The opinion of the court was delivered by: DOUGLAS EATON, Magistrate Judge
In this ancient marine cargo case, plaintiff Union Carbide Corporation
("Carbide") moved for summary judgment in November 2000. Judge Swain
denied summary judgment on April 7, 2003. The case was reassigned to me
on June 27, and I held a bench trial on October 28 and 29, 2003.
Post-trial briefs were served by Carbide on January 21, 2004, by
defendants on February 24, and by Carbide in reply on March 2. This
opinion constitutes my findings of fact and conclusions of law.
1. I found the testimony of William J. Lohan and John 0. Beadle to be
entirely credible. Both were retired employees of Carbide who were
knowledgeable about the relevant 1995 events. In 1995, Carbide was
manufacturing mono-ethylene glycol (MEG) in western Canada. Lohan's job
at Carbide involved chartering vessels to transport MEG from Vancouver to
the Far East, where customers used MEG to make polyester fibers. (Tr.
46-48.) Beadle was Carbide's international distribution quality manager
for ethylene glycol. (Tr. 151.)
2. As of July 7, 1994, Carbide and defendant Chembulk Trading Inc.
entered into a Contract of Affreightment; Chembulk, as vessel owners, was
to carry frequent multi-ton cargoes of "Ethylene Glycol Polyester Grade"
(also known as fiber grade MEG) out of Port Vancouver. (Exh. 4.) The
Contract provided that it could continue beyond one year, but only "if
Chembulk can continue to meet the various requirements of [Carbide,
including] product quality. . . ." (Id. p. 4.) The Contract noted:
"Charterers' product is extremely sensitive to contamination." (Id.
p. 9.) One of the vessels nominated by Chembulk was the M/T ENCOUNTER,
which was managed by M.T.M. Ship Management Private Ltd. ("M.T.M." or
"MTMM"). (Def. 56.1 Response, Docket #20, ¶ 3.)
3. Beadle trained M.T.M.'s ship captains in the proper methods to load
and transport MEG. After polyester-grade MEG was loaded onto a ship, each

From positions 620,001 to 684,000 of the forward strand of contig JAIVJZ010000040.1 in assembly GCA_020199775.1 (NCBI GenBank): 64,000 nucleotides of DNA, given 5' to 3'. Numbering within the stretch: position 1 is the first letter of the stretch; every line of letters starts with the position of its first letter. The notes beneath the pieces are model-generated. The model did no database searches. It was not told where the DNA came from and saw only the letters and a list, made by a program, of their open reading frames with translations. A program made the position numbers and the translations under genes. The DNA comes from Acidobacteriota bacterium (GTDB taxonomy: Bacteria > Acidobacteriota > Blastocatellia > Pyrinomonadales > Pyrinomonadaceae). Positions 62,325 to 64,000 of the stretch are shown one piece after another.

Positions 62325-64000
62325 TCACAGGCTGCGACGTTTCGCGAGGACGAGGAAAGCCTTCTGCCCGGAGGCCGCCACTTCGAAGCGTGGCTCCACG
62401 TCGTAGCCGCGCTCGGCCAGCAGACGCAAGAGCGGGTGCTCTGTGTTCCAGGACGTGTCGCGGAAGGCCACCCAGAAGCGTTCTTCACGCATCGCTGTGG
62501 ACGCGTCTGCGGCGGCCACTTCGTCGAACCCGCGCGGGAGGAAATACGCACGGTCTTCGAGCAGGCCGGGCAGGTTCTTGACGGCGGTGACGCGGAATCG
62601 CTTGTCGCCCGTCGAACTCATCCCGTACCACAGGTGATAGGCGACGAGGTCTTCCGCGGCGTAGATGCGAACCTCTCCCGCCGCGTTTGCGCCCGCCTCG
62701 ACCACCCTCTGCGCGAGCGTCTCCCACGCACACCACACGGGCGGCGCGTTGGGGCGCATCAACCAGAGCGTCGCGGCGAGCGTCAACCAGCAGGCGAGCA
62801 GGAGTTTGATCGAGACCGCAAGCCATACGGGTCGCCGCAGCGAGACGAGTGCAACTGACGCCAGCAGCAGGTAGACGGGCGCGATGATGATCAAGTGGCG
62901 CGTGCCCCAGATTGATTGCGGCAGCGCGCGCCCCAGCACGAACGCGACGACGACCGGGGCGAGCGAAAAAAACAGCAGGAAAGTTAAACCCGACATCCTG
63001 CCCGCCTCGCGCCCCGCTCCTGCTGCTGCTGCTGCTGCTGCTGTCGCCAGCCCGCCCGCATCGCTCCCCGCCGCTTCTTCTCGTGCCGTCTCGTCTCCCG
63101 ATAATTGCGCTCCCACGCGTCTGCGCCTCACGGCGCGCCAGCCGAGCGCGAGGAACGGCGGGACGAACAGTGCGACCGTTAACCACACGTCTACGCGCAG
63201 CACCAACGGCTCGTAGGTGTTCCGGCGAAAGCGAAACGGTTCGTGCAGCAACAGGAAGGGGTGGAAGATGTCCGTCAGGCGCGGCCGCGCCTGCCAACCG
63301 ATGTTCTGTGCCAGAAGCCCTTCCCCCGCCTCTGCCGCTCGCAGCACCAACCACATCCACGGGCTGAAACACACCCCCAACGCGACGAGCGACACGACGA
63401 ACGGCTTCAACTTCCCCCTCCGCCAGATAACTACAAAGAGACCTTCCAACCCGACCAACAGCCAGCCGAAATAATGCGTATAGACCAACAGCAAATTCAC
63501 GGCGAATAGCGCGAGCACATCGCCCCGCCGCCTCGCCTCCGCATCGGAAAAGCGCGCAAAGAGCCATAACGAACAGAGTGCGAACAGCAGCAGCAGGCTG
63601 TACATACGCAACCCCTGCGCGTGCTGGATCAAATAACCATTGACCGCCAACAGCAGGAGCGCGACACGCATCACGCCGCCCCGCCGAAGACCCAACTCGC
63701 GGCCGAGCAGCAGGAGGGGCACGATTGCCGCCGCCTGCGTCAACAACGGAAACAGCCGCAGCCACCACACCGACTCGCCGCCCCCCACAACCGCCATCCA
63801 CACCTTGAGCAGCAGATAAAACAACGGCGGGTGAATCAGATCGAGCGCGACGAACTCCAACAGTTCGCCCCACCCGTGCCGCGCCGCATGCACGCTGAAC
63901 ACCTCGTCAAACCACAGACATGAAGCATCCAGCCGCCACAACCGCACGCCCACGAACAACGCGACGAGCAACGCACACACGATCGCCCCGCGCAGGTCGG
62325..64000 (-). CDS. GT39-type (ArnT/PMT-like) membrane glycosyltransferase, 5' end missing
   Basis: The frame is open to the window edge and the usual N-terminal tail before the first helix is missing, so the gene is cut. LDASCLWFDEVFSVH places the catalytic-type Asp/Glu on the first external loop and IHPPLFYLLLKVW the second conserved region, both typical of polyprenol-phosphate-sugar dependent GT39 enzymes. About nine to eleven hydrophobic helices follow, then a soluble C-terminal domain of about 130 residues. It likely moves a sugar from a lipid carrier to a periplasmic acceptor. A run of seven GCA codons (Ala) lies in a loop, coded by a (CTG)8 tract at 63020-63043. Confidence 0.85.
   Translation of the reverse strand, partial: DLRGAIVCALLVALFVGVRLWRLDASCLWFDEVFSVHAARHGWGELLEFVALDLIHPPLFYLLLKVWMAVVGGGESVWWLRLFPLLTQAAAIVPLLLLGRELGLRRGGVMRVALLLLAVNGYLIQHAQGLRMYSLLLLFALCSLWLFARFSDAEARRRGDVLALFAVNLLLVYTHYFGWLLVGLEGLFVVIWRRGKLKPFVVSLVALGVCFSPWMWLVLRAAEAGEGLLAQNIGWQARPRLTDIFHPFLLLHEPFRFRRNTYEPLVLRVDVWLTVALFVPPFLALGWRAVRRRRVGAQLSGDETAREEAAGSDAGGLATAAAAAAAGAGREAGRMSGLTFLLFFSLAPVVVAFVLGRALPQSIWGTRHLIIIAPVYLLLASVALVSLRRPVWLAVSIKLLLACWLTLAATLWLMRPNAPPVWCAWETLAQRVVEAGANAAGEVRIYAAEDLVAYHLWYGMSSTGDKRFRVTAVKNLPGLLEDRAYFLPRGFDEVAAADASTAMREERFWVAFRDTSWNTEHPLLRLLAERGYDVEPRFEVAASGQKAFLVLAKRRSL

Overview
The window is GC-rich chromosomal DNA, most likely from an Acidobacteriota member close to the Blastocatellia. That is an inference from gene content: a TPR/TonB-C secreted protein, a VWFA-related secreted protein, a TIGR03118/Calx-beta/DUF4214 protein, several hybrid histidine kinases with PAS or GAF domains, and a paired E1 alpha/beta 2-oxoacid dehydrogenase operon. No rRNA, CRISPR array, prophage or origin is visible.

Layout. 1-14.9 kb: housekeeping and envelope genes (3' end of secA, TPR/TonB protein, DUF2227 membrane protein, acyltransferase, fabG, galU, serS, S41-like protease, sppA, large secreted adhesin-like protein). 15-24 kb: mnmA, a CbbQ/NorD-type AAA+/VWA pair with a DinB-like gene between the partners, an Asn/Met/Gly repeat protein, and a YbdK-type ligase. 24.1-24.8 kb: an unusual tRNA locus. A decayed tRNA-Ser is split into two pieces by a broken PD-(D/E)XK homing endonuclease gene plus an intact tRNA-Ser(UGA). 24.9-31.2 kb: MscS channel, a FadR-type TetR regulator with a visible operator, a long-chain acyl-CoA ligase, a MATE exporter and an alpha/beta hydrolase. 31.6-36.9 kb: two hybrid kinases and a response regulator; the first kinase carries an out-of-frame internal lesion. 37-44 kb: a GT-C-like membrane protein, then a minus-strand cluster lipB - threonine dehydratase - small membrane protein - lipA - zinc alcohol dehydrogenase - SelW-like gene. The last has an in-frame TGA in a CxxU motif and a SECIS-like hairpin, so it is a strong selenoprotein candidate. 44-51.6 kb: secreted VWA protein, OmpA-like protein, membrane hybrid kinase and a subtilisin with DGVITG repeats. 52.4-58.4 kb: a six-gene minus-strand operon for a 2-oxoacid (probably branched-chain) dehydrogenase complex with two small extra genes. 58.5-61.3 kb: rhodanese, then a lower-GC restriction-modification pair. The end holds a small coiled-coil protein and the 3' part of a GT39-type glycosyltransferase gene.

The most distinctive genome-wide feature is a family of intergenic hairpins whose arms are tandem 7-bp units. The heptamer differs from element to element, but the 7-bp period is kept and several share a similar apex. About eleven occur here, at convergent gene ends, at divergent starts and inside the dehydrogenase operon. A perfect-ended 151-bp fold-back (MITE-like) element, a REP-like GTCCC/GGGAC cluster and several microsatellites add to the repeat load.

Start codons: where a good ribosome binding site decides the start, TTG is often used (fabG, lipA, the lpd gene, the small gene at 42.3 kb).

tank had to be tested for various specifications, including an
Ultraviolet ("UV") Transmittance of at least 80% at 220 nanometers. (Tr.
152-54, corroborated by Exh. 7.) Far Eastern manufacturers of polyester
fibers would not accept a shipment of MEG unless, at the time of
receipt, a new test showed that the UV Transmittance was at least 70%.
(Tr. 166.) Beadle emphasized to M.T.M. that the UV Transmittance could
easily deteriorate if, prior to loading, M.T.M. failed to clean the tanks
carefully, removing all prior chemicals and also removing all cleaning
agents. (Tr. 153.)
4. On October 29 and 30, 1995, in Vancouver, 11,698 metric tons of MEG
were loaded into 11 tanks in the hold of the ENCOUNTER. Each of the 11
tanks was then given various tests by Inchcape Testing Services, whose
report is Exh. 40. The UV Transmittance at 220 nanometers ranged from
85.2% to 89.0% for the 11 tanks. The tank that led to this lawsuit was
the largest tank, Tank 5C (or 5 Center), which was loaded with 1,688
tons; it tested at 88.6%. (All of my references to "tons" refer to metric
5. All 11 tanks were listed, "with no segregation as to parcels," on
each of ten bills of lading, which are Exh. 5. Three of the bills of
lading were issued to Carbide; they covered a total of 3,700 tons, all to
be unloaded in Hong Kong. Five of the bills of lading were issued to
Mitsui and Co. (Canada) Ltd; they covered a total of 4,057 tons, all to
be unloaded in Indonesia, mostly at the port of Merak. The two other
bills of lading are of little relevance.
6. The Mitsui group of corporations had various relationships with
Carbide. Mitsui and Co. (Canada) Ltd. owned a one-third interest in one
of Carbide's two plants in western Canada. (Tr. 97-98.) Mitsui & Co.
(USA) Inc. was Carbide's distribution agent to sell wholesale quantities
of MEG to customers in the Far East. (Tr. 102.) Carbide invoiced these